Although some Massachusetts employment sectors have been hit hard during the recession (retail and financial services sectors continued to lose jobs), the state's unemployment rate slipped slightly for the second consecutive month. On December 17, the state Executive Office of Workforce Development announced that the unemployment rate fell to 8.8 percent in November, down from 8.9 percent the previous month.
Getting back to the retail giant, it will be interesting to see how many former Wal-Mart employees across the state will return to their jobs with the giant retailer—will it further affect the unemployment rate?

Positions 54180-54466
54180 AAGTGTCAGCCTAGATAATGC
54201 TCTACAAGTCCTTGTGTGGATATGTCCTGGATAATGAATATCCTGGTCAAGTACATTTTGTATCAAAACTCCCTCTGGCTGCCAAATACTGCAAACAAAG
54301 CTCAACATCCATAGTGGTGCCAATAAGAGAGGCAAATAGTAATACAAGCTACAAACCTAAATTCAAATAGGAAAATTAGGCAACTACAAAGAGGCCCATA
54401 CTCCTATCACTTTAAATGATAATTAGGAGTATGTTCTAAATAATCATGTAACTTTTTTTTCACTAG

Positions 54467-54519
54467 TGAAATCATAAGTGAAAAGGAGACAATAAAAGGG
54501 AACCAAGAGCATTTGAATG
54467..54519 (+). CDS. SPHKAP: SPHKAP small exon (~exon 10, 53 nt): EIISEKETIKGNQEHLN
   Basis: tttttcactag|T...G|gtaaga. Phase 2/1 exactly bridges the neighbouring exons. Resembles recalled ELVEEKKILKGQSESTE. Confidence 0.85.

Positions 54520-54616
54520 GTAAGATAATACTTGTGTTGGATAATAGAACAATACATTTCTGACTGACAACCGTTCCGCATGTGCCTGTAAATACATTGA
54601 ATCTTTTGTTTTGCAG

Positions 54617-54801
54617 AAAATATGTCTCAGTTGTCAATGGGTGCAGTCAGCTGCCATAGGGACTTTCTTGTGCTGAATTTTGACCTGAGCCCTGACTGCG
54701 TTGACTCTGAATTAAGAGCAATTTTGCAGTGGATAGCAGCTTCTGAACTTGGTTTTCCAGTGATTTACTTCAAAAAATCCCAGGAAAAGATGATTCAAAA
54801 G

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And it will also be interesting to keep tabs on Wal-Mart's wage and hour lawsuits; after all, this isn't the first time it has violated the Massachusetts Employment Law. The state attorney investigated Wal-Mart after employees reported that they were required to work through their meal breaks, only taking breaks after working six or more hours, and even cutting their breaks short. In September Wal-Mart paid $3 million to settle an investigation of violations of state meal-break policies.